Our results contribute crucial insights to the understanding of the influence of timing in contextual long-term memory. The relationship between timing and long-term memory is attracting increasing interest. Most studies so far have considered how the temporal order of events is encoded (Ezzyat & Davachi, 2014; Dragoi & Buzsaki, 2006) or how temporal proximity and regularity can modulate retrieval (Schapiro, Kustner, & Turk-Browne, 2012; Schwartz, Howard, Jing, & Kahana, 2005). In our studies, it becomes clear that precise temporal intervals, and not only the order of events, can be learned. Furthermore, these stored temporal associations are projected dynamically to anticipate relevant items at just the right moment to optimize performance.
Previous studies in long-term memory and attention, using a similar task, have shown that learning spatial locations of events can improve perceptual sensitivity and RTs (Stokes et al., 2012; Summerfield et al., 2006, 2011). In these tasks, it has been suggested that the effects of allocating attention based on long-term memory or on a symbolic cue might share similar anticipatory brain states, as alpha desynchronization.
Similarly, in our results, we found that long-term memory modulated an electrophysiological marker consistently found in temporal attention studies, the CNV. Targets that appeared at the learnt moments presented CNVs with higher amplitude and were judged faster and more accurately. Importantly, how well a memory was stored influenced not only the benefit in performance but also CNV amplitude. The CNV has been traditionally linked to temporal expectation (Cravo et al., 2011; Praamstra, Kourtis, Kwok, & Oostenveld, 2006; Los & Heslenfeld, 2005; Pfeuty, Ragot, & Pouthas, 2005; Nobre, 2001). Similar to studies that investigate the CNV in tasks with voluntary and automatic deployment of temporal attention, we found that its amplitude and time course were strongly related to the moment of target presentation. Once again, the effects of long-term memory on performance seem to mimetize the neural correlates of the voluntary deployment of attention.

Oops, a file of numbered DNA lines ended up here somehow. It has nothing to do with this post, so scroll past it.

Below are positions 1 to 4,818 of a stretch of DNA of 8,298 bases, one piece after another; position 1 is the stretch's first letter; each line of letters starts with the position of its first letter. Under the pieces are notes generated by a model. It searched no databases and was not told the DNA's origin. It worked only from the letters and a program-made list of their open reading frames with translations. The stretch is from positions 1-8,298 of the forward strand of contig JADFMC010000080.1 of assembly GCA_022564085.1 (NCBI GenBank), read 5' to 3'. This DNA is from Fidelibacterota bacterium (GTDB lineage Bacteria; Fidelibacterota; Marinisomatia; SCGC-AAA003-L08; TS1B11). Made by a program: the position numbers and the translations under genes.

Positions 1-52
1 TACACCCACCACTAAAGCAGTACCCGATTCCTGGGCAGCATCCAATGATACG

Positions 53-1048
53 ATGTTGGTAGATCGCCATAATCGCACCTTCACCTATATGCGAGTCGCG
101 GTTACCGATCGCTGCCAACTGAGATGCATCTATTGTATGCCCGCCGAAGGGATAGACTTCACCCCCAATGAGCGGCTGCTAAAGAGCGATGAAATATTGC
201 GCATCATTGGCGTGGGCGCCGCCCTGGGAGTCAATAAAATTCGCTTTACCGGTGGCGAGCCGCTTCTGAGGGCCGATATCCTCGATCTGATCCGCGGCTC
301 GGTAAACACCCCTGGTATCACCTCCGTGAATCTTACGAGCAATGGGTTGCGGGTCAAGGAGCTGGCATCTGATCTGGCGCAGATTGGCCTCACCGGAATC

Combined with our previous findings, our results emphasize the ecological role that memories play not only in storing information but also in predicting and preparing perception. They cast long-term memories in a new light. Rather than emphasizing their reflective and retroactive role of reconstituting, or remembering past events, they highlight the proactive role they play in predicting and preparing perception dynamically by pre-membering anticipated events.
The findings open new lines of investigation into the mechanisms through which mnemonic temporal associations guide perception. A fuller understanding of human perception will require understanding of dynamic regulation by both top–down signals from long-term memories and short-term biases related to current goals and expectations.
The authors acknowledge support from a Wellcome Trust Senior Investigator Award (A. C. N.) 104571/Z/14/Z, a James S. McDonnell Foundation Understanding Human Cognition Collaborative Award 220020448, a European Union FP7 Marie Curie ITN Grant (no. 606901, INDIREA), and the NIHR Oxford Health Biomedical Research Centre. The Wellcome Centre for Integrative Neuroimaging is supported by core funding from the Wellcome Trust (203139/Z/16/Z). A. M. C. was supported by the Fundação de Amparo à Pesquisa do Estado de São Paulo Research grant 13/24889-7. The authors also wish to thank Zita Eva Patai, Freek van Ede, and Ryszard Auksztulewicz for useful discussions and suggestions on earlier versions of this article.
Reprint requests should be sent to André M. Cravo, Center of Mathematics, Computation and Cognition, Federal University of ABC, Room 544-2, Rua Santa Adélia, 166 Santo Andre, SP, Brazil 09.210-170, or via e-mail: email@example.com.